A few weeks back, we hosted an Equine First Aid class here at SAFE, where individuals from both inside and outside our organization spent the day learning all about the basics of horse emergencies, and how to deal with them. The session was packed with loads of informational material, everything from how to spot signs that something is amiss with your horse to how to bandage wounds in difficult-to-wrap locations. But it is one thing to watch a PowerPoint or read a manual on how to do something, and quite another to get to doing it in real life. Luckily, we have some pretty excellent horse models at SAFE who were willing to demonstrate their patience and tolerance when asked to play the patient to our doctor.
Sunny and Shasta, our resident minis, were two of the horses we used in the class. We were given scenarios that, with our new knowledge we were meant to address, using the horses to model how we would treat the particular injury or situation. They were not meant to be simple, and really forced us to think about the best technique to use in the specific case. From eye donuts to making up a pair of bandage suspenders, we wrapped and wrapped and wrapped our two littles until they were more vet wrap than they were fur. And they stood, like the very good horses they are, so patient and still for all of it. They even let us parade them around to show the rest of the class. They truy were the best (and cutest!) models we could have asked for.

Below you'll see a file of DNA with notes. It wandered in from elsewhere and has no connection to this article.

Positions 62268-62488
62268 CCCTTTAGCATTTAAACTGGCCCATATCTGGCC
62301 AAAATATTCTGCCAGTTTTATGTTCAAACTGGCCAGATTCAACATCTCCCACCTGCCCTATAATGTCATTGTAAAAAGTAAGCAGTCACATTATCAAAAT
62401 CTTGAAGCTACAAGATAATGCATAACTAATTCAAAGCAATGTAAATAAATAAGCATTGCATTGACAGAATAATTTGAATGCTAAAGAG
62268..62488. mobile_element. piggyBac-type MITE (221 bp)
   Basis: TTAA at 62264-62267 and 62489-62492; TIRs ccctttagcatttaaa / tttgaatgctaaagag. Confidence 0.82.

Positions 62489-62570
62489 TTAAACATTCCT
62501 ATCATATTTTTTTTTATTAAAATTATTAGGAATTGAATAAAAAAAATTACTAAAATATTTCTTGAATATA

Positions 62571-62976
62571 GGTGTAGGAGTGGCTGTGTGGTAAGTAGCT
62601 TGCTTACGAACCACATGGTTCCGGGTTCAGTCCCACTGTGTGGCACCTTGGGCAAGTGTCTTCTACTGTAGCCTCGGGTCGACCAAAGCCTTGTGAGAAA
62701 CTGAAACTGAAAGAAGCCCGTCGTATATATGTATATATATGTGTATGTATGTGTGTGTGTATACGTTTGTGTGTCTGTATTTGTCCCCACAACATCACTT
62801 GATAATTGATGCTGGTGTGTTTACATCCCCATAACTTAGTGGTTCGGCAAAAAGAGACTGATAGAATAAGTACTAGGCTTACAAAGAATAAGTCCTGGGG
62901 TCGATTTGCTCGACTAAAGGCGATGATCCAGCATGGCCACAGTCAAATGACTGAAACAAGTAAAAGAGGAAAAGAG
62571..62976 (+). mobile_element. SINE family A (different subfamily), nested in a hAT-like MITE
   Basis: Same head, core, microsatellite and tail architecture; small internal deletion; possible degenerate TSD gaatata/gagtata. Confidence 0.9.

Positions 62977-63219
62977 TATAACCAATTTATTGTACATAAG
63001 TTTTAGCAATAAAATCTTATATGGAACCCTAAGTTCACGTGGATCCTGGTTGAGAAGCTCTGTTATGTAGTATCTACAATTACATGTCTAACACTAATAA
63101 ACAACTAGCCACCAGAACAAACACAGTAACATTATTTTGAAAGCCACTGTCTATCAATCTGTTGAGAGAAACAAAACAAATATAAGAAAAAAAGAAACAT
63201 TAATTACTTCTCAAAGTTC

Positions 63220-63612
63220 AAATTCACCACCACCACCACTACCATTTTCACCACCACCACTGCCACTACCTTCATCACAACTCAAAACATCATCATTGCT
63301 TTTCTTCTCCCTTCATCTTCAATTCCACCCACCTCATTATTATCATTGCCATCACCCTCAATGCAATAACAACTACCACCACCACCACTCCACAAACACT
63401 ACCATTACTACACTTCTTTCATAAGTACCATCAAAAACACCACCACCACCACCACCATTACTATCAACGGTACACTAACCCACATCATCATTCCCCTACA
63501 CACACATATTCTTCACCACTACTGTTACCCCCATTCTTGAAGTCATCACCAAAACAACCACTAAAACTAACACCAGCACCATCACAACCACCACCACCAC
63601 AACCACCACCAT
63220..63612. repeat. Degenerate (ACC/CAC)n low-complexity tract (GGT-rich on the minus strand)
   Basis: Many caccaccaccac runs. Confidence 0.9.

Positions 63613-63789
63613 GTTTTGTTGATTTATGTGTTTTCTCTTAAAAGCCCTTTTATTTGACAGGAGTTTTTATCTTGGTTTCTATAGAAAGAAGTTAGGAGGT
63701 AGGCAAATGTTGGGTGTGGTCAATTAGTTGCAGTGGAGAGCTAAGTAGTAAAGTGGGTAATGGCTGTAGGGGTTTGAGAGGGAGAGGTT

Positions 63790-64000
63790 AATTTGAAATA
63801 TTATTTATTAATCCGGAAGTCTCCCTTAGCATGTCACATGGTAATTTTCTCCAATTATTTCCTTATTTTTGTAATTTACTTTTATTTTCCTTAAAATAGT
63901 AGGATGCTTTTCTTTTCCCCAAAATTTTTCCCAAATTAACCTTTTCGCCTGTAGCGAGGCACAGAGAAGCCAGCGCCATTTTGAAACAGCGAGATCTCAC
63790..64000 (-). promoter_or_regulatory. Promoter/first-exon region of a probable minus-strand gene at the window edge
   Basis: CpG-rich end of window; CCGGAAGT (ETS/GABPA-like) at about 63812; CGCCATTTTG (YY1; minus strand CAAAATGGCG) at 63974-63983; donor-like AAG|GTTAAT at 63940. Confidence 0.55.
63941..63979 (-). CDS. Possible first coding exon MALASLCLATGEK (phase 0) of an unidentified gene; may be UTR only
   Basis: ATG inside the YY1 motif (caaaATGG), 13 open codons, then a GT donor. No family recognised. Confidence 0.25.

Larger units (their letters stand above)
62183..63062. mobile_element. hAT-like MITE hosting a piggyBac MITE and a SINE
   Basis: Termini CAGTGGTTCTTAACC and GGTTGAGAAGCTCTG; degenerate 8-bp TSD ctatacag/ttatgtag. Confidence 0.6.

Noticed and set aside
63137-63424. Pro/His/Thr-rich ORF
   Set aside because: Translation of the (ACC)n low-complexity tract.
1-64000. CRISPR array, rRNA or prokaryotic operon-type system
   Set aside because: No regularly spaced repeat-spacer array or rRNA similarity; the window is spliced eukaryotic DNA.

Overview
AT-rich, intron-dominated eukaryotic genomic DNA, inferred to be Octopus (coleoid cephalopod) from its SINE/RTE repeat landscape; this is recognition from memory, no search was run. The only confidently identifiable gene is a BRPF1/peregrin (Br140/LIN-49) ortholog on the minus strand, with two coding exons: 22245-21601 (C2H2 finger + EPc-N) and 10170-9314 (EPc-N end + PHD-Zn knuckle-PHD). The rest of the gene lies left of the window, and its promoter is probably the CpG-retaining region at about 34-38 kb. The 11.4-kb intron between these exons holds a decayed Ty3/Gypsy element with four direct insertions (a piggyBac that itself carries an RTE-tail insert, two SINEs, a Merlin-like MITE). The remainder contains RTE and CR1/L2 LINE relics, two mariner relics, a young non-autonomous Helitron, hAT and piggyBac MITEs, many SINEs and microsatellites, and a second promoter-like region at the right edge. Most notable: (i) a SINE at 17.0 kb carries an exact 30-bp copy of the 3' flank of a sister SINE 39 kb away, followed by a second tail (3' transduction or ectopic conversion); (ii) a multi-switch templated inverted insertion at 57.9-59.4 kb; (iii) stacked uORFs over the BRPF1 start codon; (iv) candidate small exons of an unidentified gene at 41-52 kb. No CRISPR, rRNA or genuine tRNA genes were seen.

At the end of their section of the class, they were surely relieved to be unwrapped like little Christmas presents, and were handsomely compensated for their time with a stop to nibble on some grass on the way back to their paddocks. We are truly grateful for our little ambassadors for many reasons, but on this day for the fact that they were able to help us further our education to be able to better help horses like them down the road. Now, we will all knock on wood that we will use these newly learned skills later rather than sooner!